Sex Education

February 3, 2011
By brian carroll BRONZE, Louisville, Colorado
brian carroll BRONZE, Louisville, Colorado
1 article 0 photos 0 comments

Sex Education in Schools

Sex is a very touchy subject, no question about it. Humans are one of the only species to use sex recreationally, instead of the sole ability to reproduce to ensure survival of one’s kind. The media encourages this view of sex. Music, television, books and movies barrage the public with different views and opinions of sex. It is not a mystery why teenagers become confused about this complicated process. Sex education classes should remain to be taught in schools across America because they offer clarification, knowledge and a comfortable understanding of sex.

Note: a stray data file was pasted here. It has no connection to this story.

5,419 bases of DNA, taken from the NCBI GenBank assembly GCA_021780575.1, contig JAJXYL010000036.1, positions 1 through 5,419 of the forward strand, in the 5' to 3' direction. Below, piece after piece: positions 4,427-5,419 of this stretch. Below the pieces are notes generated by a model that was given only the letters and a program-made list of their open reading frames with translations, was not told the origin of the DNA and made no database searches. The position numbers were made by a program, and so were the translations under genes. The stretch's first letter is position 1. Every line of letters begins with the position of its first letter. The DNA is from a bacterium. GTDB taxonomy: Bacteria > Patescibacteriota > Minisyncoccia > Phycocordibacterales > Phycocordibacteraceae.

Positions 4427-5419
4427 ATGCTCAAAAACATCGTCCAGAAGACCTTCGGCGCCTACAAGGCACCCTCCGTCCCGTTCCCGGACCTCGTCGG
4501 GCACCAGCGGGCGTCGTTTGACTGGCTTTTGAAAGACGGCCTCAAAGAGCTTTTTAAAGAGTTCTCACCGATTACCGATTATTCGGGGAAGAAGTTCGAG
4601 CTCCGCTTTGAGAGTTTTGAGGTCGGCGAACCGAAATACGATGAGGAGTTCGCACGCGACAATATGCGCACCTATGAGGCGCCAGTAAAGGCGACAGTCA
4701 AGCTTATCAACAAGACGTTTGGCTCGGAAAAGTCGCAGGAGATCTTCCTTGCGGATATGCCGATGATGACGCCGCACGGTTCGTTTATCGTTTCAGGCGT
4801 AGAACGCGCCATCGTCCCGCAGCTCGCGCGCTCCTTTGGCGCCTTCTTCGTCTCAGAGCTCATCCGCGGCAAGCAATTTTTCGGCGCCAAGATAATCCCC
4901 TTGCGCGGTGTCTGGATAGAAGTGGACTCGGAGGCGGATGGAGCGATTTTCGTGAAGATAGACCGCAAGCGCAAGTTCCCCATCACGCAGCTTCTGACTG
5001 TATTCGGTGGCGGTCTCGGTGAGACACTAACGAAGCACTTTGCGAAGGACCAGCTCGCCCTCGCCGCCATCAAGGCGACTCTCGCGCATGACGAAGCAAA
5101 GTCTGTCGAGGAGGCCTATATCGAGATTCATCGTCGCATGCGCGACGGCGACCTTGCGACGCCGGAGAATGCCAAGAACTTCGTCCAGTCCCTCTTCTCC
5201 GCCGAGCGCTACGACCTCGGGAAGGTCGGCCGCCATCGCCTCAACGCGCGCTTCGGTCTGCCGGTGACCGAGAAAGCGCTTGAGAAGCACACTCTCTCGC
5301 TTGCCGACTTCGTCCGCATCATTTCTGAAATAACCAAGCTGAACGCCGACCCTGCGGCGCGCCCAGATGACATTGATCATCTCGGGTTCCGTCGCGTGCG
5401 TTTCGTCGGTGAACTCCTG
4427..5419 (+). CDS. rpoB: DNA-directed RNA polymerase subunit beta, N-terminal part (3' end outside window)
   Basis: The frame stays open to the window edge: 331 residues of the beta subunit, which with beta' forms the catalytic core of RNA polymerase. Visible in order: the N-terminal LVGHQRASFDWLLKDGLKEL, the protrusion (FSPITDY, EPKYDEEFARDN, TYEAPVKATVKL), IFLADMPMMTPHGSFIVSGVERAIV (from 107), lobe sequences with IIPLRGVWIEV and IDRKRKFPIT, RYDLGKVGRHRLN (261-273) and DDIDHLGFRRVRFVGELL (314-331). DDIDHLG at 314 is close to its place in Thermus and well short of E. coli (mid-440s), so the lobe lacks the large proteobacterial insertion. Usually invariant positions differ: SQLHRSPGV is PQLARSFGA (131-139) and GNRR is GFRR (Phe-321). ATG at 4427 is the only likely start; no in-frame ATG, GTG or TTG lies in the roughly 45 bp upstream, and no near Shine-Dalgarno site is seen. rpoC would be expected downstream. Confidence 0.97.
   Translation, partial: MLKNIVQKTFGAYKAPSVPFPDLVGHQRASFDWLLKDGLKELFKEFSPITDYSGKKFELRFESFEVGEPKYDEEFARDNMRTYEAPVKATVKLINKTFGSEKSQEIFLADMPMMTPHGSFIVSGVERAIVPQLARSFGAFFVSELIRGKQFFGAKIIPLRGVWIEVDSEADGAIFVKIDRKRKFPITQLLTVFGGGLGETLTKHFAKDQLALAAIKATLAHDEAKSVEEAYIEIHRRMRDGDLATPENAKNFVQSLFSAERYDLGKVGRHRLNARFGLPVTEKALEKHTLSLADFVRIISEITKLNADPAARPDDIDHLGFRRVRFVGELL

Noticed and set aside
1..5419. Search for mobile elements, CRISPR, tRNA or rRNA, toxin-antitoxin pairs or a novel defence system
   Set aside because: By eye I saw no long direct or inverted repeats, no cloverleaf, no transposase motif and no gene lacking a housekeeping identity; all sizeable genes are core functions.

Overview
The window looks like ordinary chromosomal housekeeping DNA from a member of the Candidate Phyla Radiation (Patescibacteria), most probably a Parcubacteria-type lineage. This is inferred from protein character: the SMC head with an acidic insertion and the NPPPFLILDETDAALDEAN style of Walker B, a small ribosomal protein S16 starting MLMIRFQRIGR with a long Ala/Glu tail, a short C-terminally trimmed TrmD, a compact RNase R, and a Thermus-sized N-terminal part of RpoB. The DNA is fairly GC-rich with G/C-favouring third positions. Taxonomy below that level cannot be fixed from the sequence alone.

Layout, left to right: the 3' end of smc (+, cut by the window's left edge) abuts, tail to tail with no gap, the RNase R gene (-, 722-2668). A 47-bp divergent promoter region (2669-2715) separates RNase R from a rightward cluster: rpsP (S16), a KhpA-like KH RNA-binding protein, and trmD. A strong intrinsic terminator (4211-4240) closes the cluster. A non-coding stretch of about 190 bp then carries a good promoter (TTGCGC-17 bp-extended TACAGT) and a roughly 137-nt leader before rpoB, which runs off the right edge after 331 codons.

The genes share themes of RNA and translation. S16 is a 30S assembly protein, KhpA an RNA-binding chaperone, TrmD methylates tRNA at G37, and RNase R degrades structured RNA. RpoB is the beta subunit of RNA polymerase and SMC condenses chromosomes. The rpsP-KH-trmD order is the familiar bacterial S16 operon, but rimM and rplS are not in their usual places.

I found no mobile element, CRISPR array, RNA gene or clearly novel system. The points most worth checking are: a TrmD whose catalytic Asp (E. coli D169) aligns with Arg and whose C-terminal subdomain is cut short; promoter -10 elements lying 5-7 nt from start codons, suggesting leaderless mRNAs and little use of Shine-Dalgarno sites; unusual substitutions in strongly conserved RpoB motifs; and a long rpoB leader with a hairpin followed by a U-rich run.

Schools must continue teaching sex education courses in order to educate students about the facts and risks of sex at a very confusing time in their lives. Middle school students are all at very different stages in their lives. Some are very familiar with sex while others remain oblivious. Some students develop an early interest in dating with others will wait until they are older. Whichever the case, it is important to educate all students on the risks and facts of sex. A sex education class may help clarify what sex actually is for a 6th grader, or may educate an 8th grader about the benefits of using a condom. Sex education courses will help put all students on the same page. This class is not meant to be perverted, but informative about a mature topic students may have questions about. Without a sex education class in school, students would be forced to learn about sex through their misguided friends. High schoolers should learn about sex because they are also at a very developing stage in their lives. A senior is much more mature than a high school freshman, so it is important to educate younger students who may be overwhelmed by upperclassmen or their friends. It is also necessary to have sex education classes in high school to educate young men and women are confused or questioning their own sexual orientation. Lastly, it is important to inform high school students about the emotional and physical risks of having sex. It is important to continue sex education classes in schools to clarify and educate young students about

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